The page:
Derek goes on to explain that sacredness is part of who we are. We touch. We interact. We fight for it. But what happens when we start to digitize the world? How does sacredness hold up? Does it even exist in VR?

Derek’s talk is full of challenges, thoughts, and ideas around the sacredness of items within VR. I encourage you to watch his full talk HERE.

Dr. Megan Lewis | RTI International

Megan shared with us a different perspective of using virtual reality. She uses VR at RTI International to conduct social science research and training. As an example, her team created a virtual doctor’s office to help with doctor patient communication. The main idea is to study how people react to certain news from their doctor.

Another experiment on Megan’s plate (pun intended) is how we can use VR to help with food safety. For example, how to prepare a turkey – using 360 video and Google cardboard, people are able learn how to properly prepare the bird without getting anyone sick. As they go through the exercise, they are given feedback on how they are doing with the exercise. Are they using the thermometer correctly, did they properly prepare the bird, and so on. The goal here is to help reduce food-borne illnesses.

Megan’s interactions with VR have raised a lot of other questions about the uses of this kind of technology.

What if –

We built a virtual crime scene investigation app?

We took VR and integrated it with drones?

We help doctors have the hard “end of life” conversation with their patients?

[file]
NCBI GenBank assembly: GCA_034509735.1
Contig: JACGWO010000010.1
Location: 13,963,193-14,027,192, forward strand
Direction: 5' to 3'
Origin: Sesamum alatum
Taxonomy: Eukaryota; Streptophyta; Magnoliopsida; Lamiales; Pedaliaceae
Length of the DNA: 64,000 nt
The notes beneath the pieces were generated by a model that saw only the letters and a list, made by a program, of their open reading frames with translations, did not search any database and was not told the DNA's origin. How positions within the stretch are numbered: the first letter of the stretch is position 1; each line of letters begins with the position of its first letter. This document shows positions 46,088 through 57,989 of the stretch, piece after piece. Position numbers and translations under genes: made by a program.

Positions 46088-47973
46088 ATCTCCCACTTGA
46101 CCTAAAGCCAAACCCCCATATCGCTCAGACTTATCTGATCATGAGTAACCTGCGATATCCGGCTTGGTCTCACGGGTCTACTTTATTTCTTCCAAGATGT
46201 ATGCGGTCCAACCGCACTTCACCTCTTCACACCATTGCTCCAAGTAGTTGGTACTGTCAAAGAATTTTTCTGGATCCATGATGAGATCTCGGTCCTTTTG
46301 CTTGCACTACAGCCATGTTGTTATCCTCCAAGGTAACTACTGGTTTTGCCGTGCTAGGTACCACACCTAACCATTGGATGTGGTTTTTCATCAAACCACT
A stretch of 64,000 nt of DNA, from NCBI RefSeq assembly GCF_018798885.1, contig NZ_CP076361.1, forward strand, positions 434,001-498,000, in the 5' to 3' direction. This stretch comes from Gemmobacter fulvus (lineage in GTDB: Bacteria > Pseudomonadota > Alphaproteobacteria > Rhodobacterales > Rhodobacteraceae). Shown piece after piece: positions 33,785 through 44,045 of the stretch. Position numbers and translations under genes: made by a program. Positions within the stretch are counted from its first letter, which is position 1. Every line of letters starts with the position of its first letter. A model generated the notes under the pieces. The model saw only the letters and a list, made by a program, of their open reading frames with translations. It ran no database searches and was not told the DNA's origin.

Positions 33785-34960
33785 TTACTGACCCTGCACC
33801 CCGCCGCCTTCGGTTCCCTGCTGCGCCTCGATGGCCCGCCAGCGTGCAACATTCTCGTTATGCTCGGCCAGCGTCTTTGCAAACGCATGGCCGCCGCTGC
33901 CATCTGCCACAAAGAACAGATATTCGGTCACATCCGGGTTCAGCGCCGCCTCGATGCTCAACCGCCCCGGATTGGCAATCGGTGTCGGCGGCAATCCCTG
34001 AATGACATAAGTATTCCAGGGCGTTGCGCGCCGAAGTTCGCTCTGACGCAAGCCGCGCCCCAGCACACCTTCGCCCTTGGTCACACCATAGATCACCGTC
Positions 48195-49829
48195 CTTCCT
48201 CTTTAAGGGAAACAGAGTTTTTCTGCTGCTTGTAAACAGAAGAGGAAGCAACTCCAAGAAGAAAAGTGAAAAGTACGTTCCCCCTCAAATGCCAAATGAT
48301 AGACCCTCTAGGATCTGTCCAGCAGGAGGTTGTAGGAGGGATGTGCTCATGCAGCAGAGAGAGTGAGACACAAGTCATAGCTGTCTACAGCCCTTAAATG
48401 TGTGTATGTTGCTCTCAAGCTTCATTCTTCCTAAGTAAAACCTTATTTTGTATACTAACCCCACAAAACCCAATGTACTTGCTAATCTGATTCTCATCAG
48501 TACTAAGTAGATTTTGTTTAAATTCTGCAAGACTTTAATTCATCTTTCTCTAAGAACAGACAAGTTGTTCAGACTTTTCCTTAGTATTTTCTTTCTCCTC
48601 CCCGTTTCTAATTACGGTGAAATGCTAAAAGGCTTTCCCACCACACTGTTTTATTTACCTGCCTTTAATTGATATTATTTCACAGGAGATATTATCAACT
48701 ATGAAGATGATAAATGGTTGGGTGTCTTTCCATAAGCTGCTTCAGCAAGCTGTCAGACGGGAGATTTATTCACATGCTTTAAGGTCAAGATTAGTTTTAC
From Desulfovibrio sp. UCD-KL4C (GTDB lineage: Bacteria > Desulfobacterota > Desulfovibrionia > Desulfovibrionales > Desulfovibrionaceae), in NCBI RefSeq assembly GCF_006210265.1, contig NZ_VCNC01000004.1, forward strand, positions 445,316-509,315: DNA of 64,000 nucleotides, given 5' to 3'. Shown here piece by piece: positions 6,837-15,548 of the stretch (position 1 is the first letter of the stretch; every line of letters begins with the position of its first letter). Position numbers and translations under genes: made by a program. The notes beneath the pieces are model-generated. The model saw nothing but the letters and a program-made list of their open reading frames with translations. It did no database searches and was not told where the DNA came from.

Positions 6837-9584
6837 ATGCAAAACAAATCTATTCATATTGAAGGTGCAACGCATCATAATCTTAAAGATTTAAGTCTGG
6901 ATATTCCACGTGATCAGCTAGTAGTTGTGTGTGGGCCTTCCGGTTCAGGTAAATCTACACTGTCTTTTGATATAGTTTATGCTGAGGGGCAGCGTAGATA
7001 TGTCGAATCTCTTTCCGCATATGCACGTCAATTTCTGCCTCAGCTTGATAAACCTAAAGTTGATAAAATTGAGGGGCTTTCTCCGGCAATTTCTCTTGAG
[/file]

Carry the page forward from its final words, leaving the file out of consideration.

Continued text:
To answer these what if questions, you’ll have to watch Megan’s talk HERE.

Michael Micholic | Red Storm Entertainment

Last, but certainly not least, Michael shared with us his work within Red Storm on how to experience VR with other people.

Year 1 of the great social VR experiment produced basic concepts. For example: Facebook has shown you can do a few things with VR, like share photos and connect with friends.

Red Storm is working on ways to help people connect through VR. One of their concepts, Werewolves Within, puts users around a campfire and tells them to lie to each other. The classic game formula where everyone has a role, limited information on each other, and as a group they must figure out who to eliminate. It’s one way to spend a Friday night!

Through these concepts and experiments, they have learned a few things about what people want in VR. One of which being intuitive social movements. To really be immersed in the experience and to actually feel like you are really there, you have to be able to do the things inside of the game that you can do in real life.

To hear everything Michael and team have learned, you’ll have to watch his talk HERE.


Have you ever tried virtual reality? I’ve thrown on the goggles once at a local cell phone store. Even at a basic level I was a bit freaked out by how real it seemed. It will be a while before I put them on again. Leave a comment on your experience, I’d love to hear what you thought of it.

DO NOT MISS next month’s RTP180. We are celebrating RTP180’s four year anniversary and you know we’ll have a few surprises up our sleeves. Stay tuned!